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Tia Hickman, a food-service worker at a Harlem nursing home, isn’t sure how she will make her pre-dawn commute from Jamaica, Queens.
Jason Anthony is trying to map out the quickest way to go from his Brooklyn apartment to the Whitehall Terminal in Lower Manhattan, where he catches the Staten Island Ferry to a bus to his job at Amazon’s warehouse.
Anthony Williams, who has been using subway stations for shelter, wonders where he will spend his nights.
“I don’t have no plan,” he said. “I’m very, very desperate right now.”
Starting May 6, the MTA will take the unprecedented step of shuttering the subway daily from 1 a.m. to 5 a.m., so stations and trains can be disinfected during a pandemic slowdown that has left the system desolate, dangerous and filthy.
“This is going to be one of the most aggressive, creative, challenging undertakings that the MTA has done,” said Gov. Andrew Cuomo. “It’s going to require the MTA, the state, the city, the NYPD to all work together.”
The four-hour window covers a time period when approximately 11,000 people use the subway during a public health crisis that has sunk ridership by more than 90%. The subways are still running primarily to get “essential workers” — including medical staffers – to their jobs.
“They’ll have buses, dollar vans and if necessary, we’ll provide for-hire vehicles to transport a person,” Cuomo said. “The Uber, the Lyft, the Via vehicles, at no cost to the essential worker.”
Manhattan Stations Busiest
An analysis by THE CITY of MTA turnstile data found that Manhattan subway stations had the highest number of station entries and exits during the hours from 1 a.m. to 5 a.m. over the last 30 days, followed by stops in Brooklyn, Queens and The Bronx.
Manhattan stations logged an average of 60,541 station entries and exits during the four-hour turnstile record intervals, running from 9 p.m. to 9 a.m., overlapping 1 a.m. to 5 a.m.. The Bronx had an average of 25,515.
As part of its “Essential Connector Program,” the MTA will now link overnight hours riders with transportation alternatives, as well as boost bus service along high-ridership routes.
But those who toil during the overnight hours say the subway shutdown has the potential to further complicate already difficult commutes.
“I’m just trying to figure out how to maneuver now,” said Hickman, 43, who has been taking the E train into Manhattan from Jamaica on her way to her job at a nursing home. “The subway is my main mode of transportation and I can’t really bike from Queens to Manhattan at 4:30 in the morning.”
Hickman said she is looking for carpooling options among coworkers who live near her.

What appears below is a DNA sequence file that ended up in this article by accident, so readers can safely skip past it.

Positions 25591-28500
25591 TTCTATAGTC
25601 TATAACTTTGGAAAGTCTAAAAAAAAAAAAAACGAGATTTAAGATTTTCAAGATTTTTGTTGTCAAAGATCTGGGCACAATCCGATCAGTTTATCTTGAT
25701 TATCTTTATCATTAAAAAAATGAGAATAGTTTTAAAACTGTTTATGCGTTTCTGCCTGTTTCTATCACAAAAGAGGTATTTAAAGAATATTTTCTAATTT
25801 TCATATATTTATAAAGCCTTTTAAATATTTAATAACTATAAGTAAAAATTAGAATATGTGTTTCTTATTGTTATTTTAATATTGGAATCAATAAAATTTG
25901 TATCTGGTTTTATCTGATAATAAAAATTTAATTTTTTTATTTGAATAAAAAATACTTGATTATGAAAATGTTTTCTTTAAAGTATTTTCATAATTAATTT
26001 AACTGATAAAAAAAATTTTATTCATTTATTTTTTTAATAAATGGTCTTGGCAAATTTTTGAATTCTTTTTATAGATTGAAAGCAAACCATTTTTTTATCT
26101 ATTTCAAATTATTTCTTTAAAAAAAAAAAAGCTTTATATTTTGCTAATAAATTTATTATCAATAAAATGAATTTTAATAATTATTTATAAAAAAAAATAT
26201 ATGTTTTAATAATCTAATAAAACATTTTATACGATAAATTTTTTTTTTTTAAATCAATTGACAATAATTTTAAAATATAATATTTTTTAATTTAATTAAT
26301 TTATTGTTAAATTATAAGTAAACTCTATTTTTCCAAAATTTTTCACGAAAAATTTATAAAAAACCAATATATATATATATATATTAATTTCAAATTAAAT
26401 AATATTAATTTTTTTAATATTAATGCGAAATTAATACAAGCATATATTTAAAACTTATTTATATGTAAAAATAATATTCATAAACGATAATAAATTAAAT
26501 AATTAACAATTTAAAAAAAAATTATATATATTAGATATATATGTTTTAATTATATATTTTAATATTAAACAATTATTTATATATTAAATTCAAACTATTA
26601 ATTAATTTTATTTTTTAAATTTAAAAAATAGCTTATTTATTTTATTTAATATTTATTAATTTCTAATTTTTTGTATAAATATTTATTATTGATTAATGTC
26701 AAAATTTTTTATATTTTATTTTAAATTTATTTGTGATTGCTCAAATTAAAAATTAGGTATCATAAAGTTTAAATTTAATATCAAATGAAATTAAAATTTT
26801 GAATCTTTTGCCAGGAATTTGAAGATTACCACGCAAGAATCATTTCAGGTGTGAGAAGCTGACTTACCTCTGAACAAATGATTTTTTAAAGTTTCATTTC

“I always tell my supervisor that if trains are running, I’ll be here at work,” she said. “If I’m not sick, I’m here.”
Anthony, 33, said he now needs to figure out how best to arrive on time at Amazon’s warehouse, where he works in inventory. He usually leaves his home in Downtown Brooklyn at 3:50 a.m. to catch the R train to Whitehall Street, where he connects to the Staten Island Ferry.
“The governor didn’t present us a guarantee of how this is going to work,” he said. “People, myself included, just want to get to work on time.”
Naima Selmanovic, an overnight cleaner at a Manhattan building, said she’s not sure how to handle the commute from her Staten Island home with the subway closing for four hours.
“This is very stressful,” Selmanovic said. “This situation, it’s very scary.”
Shifting of Shifts
With service already reduced in the subway due to crew shortages, some employers have tweaked schedules for workers on the late shift.
“We’ve seen many building service employers that employ our members adjust shift times to help protect the health and safety of these essential workers,” said Denis Johnston, vice president for Local 32BJ of the Service Employees International Union. “We expect that employers will continue to make adjustments to deal with the changing conditions this crisis has imposed on all of us.”
The overnight shutdown comes as the MTA, the NYPD and city social service workers struggle with the homeless population on trains and in stations.
THE CITY reported this week that there were 309 “unruly person” incidents in the subway in the first three weeks of April, including reports of riders brawling, defecating and trying to light fires on trains.
Cuomo labeled the subway chaos “disgusting,” as Mayor Bill de Blasio called for the MTA to close 10 end-of-line stations for overnight deep cleaning — something the transit agency initially rejected.
The two sides have since begun working together on removing homeless people from the subway system.
Fear for Safety
“There are so many people who are emotionally disturbed,” said Sanders Mendez, 49, who commutes by subway to his security job in Lower Manhattan. “You never know when they might strike.”
Mendez said he’s now considering cycling to work, even when he works overnight.
“In one way, closing the stations is better because they will hopefully be less dangerous,” he said.
Williams, though, declared he felt safer staying in the subways than going back to city homeless shelters where, he said, he’d been repeatedly attacked over the years.
He’s also concerned that his respiratory problems make him vulnerable to the ravages of COVID-19, which has killed at least 57 shelter residents.
“I can’t afford to go inside places with other people,” Williams, 57, said.
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